2011 ada presidents 379-477 - diabetes tomoaki inoue, kunihisa kobayashi, masakazu fujii, eiichi...

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  • A105

    For author disclosure information, see page 785.ADA-Funded Research

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    COMPLICATIONS—HYPOGLYCEMIA

    379-PP Corticotrophin Releasing Hormone Receptor Type 2 in Both Ventro- medial Hypothalamus and Medical Amygdalar Nucleus Suppress Counterregulatory Responses to Acute Hypoglycemia in the Rat XIAONING FAN, STACEY BROWN, YUYAN DING, ROBERT S. SHERWIN, RORY J. MCCRIMMON, New Haven, CT, Dundee, United Kingdom

    Hypoglycemia detection takes place within specialized neurons located within discrete brain regions, e.g. the ventromedial hypothalamus (VMH). We have recently demonstrated the presence of a novel glucose sensing region in the medial amygdalar nucleus (MeA) of the rat. In addition, we also demonstrated that both VMH and MeA glucose-sensing regions were innervated by urocortin 3 (UCN3) containing neurons. UCN3 is an endogenous neuropeptide that acts through binding to the corticotrophin releasing hormone type 2 receptor(CRH-R2), and plays a major role in regulating responses to a variety of physiological and behavioral stresses. To determine whether hypoglycemia- sensing in both VMH and MeA is modulated by CRH-R2-mediated effects we used RNA interference to selectively suppress CRHR2 expression in both brain regions. Ten days prior to study male Sprague-dawley rats were microinjected under general anethesia to either the VMH or MeA with an adeno-associated viral vector (AAV) containing an RNAi targeting CRH-R2 or a control RNAi as well as having chronic vascular catheters inserted. Subsequently, all rats underwent a 90 minute hyperinsulinemic (20 mU/kg/min) hypoglycemic (∼60 mg/dl) clamp study with arterial sampling for counterregulatory hormone responses. During equivalent hypoglycemia, knockdown of CRH-R2 in either the VMH or MeA was found to markedly amplify epinephrine (100% and 88%, respectively) and glucagon (35% and 61%, respectively) responses to hypoglycemia (see Table below; MeA and VMH control studies are combined because CRR responses did not differ between the two; =p

  • A106

    For author disclosure information, see page 785. ADA-Funded Research

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    testing devices for non-invasive detection/quantifi cation of OS, with considerable relevance for the prevention, monitoring and assessment of treat ment effi cacy of diabetic cardiovascular complications.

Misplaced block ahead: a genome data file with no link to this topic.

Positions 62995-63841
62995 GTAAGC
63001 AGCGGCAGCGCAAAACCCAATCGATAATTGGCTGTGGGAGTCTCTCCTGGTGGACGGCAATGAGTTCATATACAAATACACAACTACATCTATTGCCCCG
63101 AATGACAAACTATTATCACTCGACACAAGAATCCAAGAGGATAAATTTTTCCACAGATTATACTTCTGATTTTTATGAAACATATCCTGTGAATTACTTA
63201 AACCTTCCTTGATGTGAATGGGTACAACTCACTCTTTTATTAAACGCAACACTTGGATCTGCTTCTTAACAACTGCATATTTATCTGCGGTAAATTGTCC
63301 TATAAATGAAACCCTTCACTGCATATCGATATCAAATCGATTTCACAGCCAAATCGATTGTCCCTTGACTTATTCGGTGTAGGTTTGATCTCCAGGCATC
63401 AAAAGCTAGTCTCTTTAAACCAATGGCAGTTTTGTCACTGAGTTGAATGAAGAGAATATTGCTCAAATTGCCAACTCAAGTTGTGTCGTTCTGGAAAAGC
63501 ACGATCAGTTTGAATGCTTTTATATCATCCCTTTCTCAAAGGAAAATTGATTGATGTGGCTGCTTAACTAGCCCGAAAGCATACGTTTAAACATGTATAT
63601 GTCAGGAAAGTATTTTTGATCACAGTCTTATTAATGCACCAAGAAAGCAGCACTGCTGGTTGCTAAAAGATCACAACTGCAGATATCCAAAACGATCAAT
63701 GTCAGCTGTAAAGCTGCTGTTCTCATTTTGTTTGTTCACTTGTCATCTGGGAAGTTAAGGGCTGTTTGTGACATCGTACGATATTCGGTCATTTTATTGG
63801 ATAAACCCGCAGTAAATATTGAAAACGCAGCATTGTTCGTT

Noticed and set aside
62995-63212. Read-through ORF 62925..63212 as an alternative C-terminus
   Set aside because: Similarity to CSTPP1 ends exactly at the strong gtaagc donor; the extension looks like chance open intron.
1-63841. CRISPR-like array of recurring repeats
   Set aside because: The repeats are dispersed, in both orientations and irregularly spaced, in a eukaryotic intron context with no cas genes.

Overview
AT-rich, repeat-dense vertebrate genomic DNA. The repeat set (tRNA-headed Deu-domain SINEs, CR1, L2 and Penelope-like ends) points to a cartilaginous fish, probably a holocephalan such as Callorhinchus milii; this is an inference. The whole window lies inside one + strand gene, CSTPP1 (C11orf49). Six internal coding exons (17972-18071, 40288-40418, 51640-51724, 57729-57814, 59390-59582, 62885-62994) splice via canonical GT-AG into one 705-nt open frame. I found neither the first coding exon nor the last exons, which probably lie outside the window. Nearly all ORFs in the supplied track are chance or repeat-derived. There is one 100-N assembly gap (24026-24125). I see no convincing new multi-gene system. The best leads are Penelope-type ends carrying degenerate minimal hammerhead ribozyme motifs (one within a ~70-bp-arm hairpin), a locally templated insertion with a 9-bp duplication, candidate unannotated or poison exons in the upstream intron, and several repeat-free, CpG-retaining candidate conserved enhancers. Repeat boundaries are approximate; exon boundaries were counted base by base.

Supported by: NIH 1UL1RR031985; K24 DK085223. ADA-Funded Research

    383-PP The Relationship between Coronary Atherosclerotic Burden and Calci - fi ed Coronary Score in Patients with and without Diabetes Mellitus HONGXIA ZHANG, JIE YUAN, JIE LIU, XIAOXIAN TANG, WEIPING JIA, Taiyuan, China, Shanghai, China

    The purpose of the study is to compare the presence of obstructive and non-obstructive coronary artery disease (CAD) as well as calcifi ed coronary artery plaque burden in patients with and without diabetes mellitus (DM). The study population is consisted of 743 individuals (156 diabetics and 587 non- diabetics) suspected CAD but no history of CAD(prior myocardial infarction or myocardial revascularization procedure). All subjects underwent 64-slice CT coronary angiography (CTCA) as part of a health screening evaluation. The per-patient number of diseased coronary segments were determined and each diseased segment was classifi ed as obstructive lesion (luminal narrowing >50%) or not. Coronary calcium score (CCS) was considered too. Detailed information regarding symptoms, physical examination, medical history and risk factors were collected at the time of presentation. CTCA was performed without complications in all 743 patients: 63% male, 59±17 years. Diabetic patients were older (62±13 years vs. 58±10 years, p=0.002), had a higher BMI (26.7 vs. 25.2, p400(p=0.02), obstructive CAD (26.6% vs. 17.2% of patients; p=0.004), and fewer normal coronary arteries (31.3% vs. 47.6%; p

  • A107

    For author disclosure information, see page 785.ADA-Funded Research

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    protein 2 (lamp2)-knockout mice, in which lysosomes do not bind or degrade autophagosomes. Tubulointerstitial lesions induced by protein-overload were exacerbated in both types of mice. These results indicate that obesity and aging suppress proteinuria-induced autophagy in the proximal tubular cells. Decreased autophagy exacerbated tubulointerstitial lesions mediated by proteinuria, suggesting that defi cient autophagy is associated with progressive tubulointerstitial lesions and a poor renal prognosis for diabetic nephropathy.